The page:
Build a relationship map of your organization

In this article:

  • How to easily visualize the relationships in your team?
  • How this tool will help you create a better cohesion between team members?
  • Practical exercises

What is a relationship map?

1. Grab a pen.

2. Write down the names of each team member in a random order.

3. Make a line between every two team members. This line should represent their relationship:

…. (dots)ย  – if their relationship suffers (unresolved issues; aggressive or passive-aggressive communication; they don’t like each other etc.)

โ€” (thin line) – if their relationship is OK but nothing special

โ€” (bold line) – if they have a strong relationship

4. Your map should resembles the picture above

Why do you need a relationship map?

  1. A relationship map is an easy to make visual representation of the cohesion of your team:
  • If the majority of the relationships in your team are the dots type, that’s a big red flag that the team is about to fall apart.
  • If the thin lines prevail you are in a “not great, not terrible” situation. You still need to put a lot more effort into strengthening your unit.
  • Tap yourself on the shoulder if there’s an abundance of strong relationships in your organization

2. You’ll identify certain types of people in the organization:

  • The rotten apples* – most probably you know about them long before you’ve drawn a relationship map – the ones that have a lot of rotten relationships.
  • The Robinson Crusoes – They may be harder to notice. These people have only thin lines (with one or two exceptions). They won’t complain about it. But the lack of strong relationships means that these people are lonely in the organization. They don’t feel surrounded by like-minded individuals and this would prevent them from reaching their full potential. Worse, they are more likely to leave the company.
  • The influencersย  – Management books used to call them informal leaders but influencers sounds so much cooler nowadays ๐Ÿ™‚ These people are surrounded by lots of bold lines on the graph. Like all influencers, they may be the biggest asset or threat for your company.

3. The map will help you amend bad relationships.

  • Imagine the following situation:

Steve and Marion just don’t get along with each other but they both have a strong relationship with Maria. In this case Maria can help them understand each other better and facilitate the discussion when arguments arise, thus building trust between Steve and Marion one step at a time. This is in fact pure social science.

Exercises for your team

The soft version:

  1. Get the team together.
  2. Explain what a relationship map is and ask each of them to draw one.
  3. Each team member shares what is the prevailing type of relationships on their graph. (they don’t show their maps to each other)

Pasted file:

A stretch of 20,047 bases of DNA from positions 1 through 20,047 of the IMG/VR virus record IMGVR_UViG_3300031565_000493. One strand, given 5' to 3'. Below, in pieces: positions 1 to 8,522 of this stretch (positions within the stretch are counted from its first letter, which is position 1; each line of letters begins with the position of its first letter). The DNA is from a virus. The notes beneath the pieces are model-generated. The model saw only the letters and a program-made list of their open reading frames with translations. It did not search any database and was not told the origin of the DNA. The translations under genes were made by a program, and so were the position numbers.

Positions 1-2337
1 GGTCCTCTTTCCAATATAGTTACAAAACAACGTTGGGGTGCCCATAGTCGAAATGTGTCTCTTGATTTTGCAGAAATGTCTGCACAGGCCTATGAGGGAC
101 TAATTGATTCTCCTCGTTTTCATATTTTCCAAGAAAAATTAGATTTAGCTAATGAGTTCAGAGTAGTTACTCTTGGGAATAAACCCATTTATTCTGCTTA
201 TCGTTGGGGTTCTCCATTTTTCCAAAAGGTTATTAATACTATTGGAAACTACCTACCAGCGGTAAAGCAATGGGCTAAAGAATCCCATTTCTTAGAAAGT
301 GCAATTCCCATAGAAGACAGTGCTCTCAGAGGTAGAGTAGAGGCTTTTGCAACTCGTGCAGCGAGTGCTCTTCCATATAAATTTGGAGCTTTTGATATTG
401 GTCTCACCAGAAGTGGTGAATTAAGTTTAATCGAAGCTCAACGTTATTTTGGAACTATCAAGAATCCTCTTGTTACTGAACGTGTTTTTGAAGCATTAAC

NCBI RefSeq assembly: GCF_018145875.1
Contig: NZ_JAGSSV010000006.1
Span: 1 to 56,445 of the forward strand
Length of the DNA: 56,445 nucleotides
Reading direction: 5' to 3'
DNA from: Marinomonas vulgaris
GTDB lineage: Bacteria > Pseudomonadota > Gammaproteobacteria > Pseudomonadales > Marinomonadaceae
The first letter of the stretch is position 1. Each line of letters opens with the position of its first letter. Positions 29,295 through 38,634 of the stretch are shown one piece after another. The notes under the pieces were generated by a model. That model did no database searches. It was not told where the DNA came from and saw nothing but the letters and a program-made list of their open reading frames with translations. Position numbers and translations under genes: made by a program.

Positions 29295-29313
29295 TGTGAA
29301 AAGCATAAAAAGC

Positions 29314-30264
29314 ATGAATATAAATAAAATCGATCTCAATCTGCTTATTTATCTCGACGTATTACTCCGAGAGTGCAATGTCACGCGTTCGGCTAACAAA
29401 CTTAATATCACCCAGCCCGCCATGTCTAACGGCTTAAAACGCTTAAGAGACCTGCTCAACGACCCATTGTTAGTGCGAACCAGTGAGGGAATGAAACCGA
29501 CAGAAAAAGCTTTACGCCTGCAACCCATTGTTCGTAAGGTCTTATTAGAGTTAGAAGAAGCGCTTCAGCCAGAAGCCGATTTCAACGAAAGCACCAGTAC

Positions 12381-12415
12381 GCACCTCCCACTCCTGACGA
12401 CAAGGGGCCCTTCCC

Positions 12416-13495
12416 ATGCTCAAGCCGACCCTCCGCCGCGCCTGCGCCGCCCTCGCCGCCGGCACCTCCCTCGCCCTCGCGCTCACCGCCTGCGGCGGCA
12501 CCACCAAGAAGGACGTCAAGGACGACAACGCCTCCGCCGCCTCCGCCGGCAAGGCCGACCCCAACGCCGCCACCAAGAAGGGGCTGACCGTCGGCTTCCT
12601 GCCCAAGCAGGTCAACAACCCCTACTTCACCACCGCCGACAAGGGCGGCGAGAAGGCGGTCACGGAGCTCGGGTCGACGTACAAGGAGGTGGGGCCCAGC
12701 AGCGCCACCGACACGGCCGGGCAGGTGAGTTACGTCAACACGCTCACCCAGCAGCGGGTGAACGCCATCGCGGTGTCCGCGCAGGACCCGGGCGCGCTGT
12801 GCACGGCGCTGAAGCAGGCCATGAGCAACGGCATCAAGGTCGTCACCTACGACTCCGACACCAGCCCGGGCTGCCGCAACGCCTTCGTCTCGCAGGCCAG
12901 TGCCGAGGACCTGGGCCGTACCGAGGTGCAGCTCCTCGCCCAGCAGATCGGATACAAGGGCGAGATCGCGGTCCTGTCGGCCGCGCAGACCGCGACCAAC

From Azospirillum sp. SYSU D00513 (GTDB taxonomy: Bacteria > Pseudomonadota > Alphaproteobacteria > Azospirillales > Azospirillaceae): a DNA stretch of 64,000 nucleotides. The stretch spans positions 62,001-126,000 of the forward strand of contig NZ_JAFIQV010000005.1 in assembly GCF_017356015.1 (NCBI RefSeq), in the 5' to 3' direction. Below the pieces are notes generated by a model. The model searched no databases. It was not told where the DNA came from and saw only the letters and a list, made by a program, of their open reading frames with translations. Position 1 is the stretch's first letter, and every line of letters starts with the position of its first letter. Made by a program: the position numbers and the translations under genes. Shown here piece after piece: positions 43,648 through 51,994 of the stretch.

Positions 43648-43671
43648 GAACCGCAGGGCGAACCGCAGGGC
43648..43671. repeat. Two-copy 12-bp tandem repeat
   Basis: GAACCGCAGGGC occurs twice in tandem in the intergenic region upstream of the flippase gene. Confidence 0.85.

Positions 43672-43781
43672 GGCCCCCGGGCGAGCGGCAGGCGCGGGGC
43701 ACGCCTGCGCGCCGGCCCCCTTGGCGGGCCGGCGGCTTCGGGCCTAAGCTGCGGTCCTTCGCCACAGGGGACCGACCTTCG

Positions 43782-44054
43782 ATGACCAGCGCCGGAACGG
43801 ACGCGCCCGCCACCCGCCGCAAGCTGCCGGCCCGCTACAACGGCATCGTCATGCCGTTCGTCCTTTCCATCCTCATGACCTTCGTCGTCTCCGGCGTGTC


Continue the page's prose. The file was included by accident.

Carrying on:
4. Ask them what do they think the team should do to raise the number of strong relationships to a maximum.
  5. Each team member shares their ideas (make a list).
  6. Vote the ideas and start implementing the ones that gathered the most support.

The hard version (appropriate for teams which have spent some time together and have built a certain level of trust or… teams which have some serious issues and need to face them up front. The latter case requires a more skillful moderation so that people can open up and share.)

  1. Get the team together.
  2. Explain what a relationship map is and ask each of them to draw one.
  3. Each team member shows the relationship map they have drawn and explains their point of view about the relationships in the team. You should facilitate the process carefully. The team might have some WOW moments here:
  • Imagine that Cooper believes that he has strong relationships with most people. Yet, most people think he has built bad or (at best) average relationships
  • You can start a team discussion on how to improve a certain relationship everyone finds toxic
  • Let’s say that most team members identify Juliane as an influencer. Ask each one to share their thoughts on the subject – “What does Juliane does differently to build such strong relationships? Can we learn from her?”
  • You can propose a one-on-one meeting between team members that have different evaluation of their mutual relationship

P.S. For organizations with up to 15 employees you can draw a map for the whole organization. For larger companies, work with the different teams

*”the rotten apple” name is shamelessly stolen from the great workshops of SoftSkillsPillย ๐Ÿ™‚ I love it

NEXT:ย In the next article we will take a look at the funny side of Start-up life. Here is an extract: “What Start-up founders say: Our product quality is exceptional. What they really mean: When we work on quality, we make a lot of exceptions.” Sign up to CEOmoments’ newsletter to read the whole article.


About me:ย Apart from acting as a CEO of DEV.BG (the biggest IT community in Bulgaria) I help CEOs of small companies build their business. If you face a case I can help you with, drop me a message onย LinkedIN.

Excuse my English ๐Ÿ™‚ English is not my mother tongue and as you have seen it may be improved. Though, I believe that my level of command of the language covers the basic criteria in order for me to convey my ideas.